Miso Soup

Miso Soup

iso soup perhaps is the most popular Japanese dish as you can see this served on almost every Japanese restaurant, it is a soup that consists of miso paste and dashi along with other ingredients such as tofu, komboku and negi. Though you may see it already as a soup form there are different variations of miso paste used in this soup which defines its flavour. Pastes that are commonly used are red (akamiso), white (shiromiso) and mixed (awase).

Miso perhaps is one of the secrets of Japanese longevity as this is one of the most nutritious ingredients you can have, though it is high in sodium a cup of miso paste is an excellent source of dietary fibre which contributes 59% RDI, protein 64% at RDI and riboflavin at 38% RDI. Miso also contains an extremely high omega-3 and omega-6 fatty acid content as well as being a good source of minerals, amino acids and vitamin K. There are even studies that show miso reduces the risk of breast cancer. Just imagine those values, just two cups of this and your entire fibre and protein intake is taken care of for the day, so veggie haters you can get your fibre from this wonder.

So what are you waiting for have some of this soup at your home or your favourite Japanese restaurant, this is the only potion I know that tastes good.

Miso Soup
Prep time
Cook time
Total time
Serves: 2-3
  • 3½ cups dashi
  • 1 tbsp dried wakame, rehydrated (soaked in water)
  • 3 tbsp miso (use any miso or combination)
  • small tofu block, sliced into small cubes
  • chopped spring onions
  1. In a saucepan add dashi and bring it to a boil.
  2. Add the wakame then simmer for 1 minute.
  3. Add the miso and tofu, simmer but do not boil. Serve garnished with spring onions.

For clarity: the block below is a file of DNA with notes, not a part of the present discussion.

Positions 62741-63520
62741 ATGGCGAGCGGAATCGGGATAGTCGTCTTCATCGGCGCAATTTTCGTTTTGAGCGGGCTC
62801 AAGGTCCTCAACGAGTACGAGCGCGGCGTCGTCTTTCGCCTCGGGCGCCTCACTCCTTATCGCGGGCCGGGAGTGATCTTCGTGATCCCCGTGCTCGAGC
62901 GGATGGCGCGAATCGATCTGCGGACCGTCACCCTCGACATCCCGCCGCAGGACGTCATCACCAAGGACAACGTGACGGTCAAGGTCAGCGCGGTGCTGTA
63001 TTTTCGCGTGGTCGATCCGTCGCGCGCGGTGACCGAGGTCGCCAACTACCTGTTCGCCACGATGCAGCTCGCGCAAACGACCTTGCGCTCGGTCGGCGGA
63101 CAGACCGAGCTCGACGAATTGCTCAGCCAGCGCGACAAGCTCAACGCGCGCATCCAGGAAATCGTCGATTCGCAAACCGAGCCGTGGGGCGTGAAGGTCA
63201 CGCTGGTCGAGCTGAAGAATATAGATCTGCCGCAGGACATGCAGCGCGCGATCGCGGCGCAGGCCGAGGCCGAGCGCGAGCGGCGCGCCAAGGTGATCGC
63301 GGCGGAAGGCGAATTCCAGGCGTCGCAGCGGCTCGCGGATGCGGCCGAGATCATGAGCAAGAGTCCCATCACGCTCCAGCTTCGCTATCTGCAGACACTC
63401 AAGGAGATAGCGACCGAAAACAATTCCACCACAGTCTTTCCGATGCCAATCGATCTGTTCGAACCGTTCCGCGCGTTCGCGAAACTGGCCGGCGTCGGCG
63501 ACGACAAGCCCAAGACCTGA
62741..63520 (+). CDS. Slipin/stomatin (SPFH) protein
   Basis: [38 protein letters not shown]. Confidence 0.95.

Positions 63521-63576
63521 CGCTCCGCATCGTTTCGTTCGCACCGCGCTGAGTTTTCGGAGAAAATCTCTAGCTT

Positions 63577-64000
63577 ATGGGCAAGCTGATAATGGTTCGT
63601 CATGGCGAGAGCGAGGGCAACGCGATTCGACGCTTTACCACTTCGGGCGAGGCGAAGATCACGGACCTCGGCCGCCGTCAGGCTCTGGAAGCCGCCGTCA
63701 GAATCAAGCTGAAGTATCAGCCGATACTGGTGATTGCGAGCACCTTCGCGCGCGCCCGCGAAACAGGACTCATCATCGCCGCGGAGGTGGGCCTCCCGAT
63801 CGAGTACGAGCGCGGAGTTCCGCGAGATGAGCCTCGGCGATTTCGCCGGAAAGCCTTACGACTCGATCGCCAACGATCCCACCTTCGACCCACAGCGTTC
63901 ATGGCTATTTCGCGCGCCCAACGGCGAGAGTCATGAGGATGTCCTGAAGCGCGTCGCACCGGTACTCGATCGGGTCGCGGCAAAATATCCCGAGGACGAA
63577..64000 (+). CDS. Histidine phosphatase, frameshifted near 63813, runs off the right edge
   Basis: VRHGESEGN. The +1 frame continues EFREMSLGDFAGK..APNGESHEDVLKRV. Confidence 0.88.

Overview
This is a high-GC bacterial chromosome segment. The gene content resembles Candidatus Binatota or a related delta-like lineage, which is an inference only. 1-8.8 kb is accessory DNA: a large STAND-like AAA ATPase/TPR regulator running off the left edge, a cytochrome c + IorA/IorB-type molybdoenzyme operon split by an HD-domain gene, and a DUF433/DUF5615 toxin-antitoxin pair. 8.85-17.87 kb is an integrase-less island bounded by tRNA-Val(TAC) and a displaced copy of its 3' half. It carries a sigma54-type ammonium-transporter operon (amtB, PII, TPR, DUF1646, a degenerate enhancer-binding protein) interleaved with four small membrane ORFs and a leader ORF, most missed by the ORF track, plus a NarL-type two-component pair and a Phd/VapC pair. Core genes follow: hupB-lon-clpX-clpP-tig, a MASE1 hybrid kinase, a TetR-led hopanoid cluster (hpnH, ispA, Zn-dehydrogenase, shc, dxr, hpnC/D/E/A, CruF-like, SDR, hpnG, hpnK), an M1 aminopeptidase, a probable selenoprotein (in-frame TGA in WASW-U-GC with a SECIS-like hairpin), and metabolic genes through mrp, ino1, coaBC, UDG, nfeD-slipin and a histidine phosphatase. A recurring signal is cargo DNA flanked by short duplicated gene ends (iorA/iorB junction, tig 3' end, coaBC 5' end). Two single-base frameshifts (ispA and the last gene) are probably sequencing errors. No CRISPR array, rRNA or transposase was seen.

15 Responses

  1. IdaBaker says:

    It’s great when besides being very tasty, when a soup can also be healthy. I’ve eaten Miso Soup before, but never made it. I’m looking forward to giving it a try.

  2. I love miso soup! You came through again, Raymund, now I have another dish that I enjoy and I can make at home. 🙂

  3. Interesting facts about miso, didn’t realize how nutritious it was!

  4. Eha says:

    Use miso a lot in quite a few ways, including a big spoonful into almost any bubbling souppot, but love it most as a late breakfast after ‘the night before’! Perhaps the body is saying something . . . 🙂 !

  5. thammelissa says:

    Ahh..I always like to have miso soup whenever I dine in a Japanese restaurant! =)

  6. My hubby loves loves Miso soup…
    You know today I was at asian grocery store and totally forgot to pick miso paste..
    This looks fabulous… Totally bookmarked.

  7. slpascual says:

    my kids love miso soup…the problem is, don’t know how to make one… simple ingredient but doesn’t know which one to get….hope you have photos of the product that you used… thanks.

  8. Kristy says:

    Now this is one of my daughters favorites! 🙂

  9. kitchenriffs says:

    I so rarely make miso soup, which is just stupid because it’s easy and I like it. Why I haven’t gotten in the habit of making it more I don’t know. But this is great inspiration – thanks for giving me a kick in the pants!

  10. I normally just use the sachets – great pick me up on a cold afternoon. I like this recipe better though as you can vary the amount of certain ingredients to your liking. More tofu for me!

  11. We drink miso soup everyday with different ingredients as long as I serve Japanese dish. It’s so easy to make but most people don’t know how. You did a wonderful introduction and I really loved how you wrote it. I need to retake my miso soup and I procrastinated for more than half year. I should take good pictures of it, but it’s so hard to take. You did a great job taking miso soup picture!

  12. Asha says:

    I wonder if the yellow miso here in our country (we used for sinigang) are the same with japanese miso?

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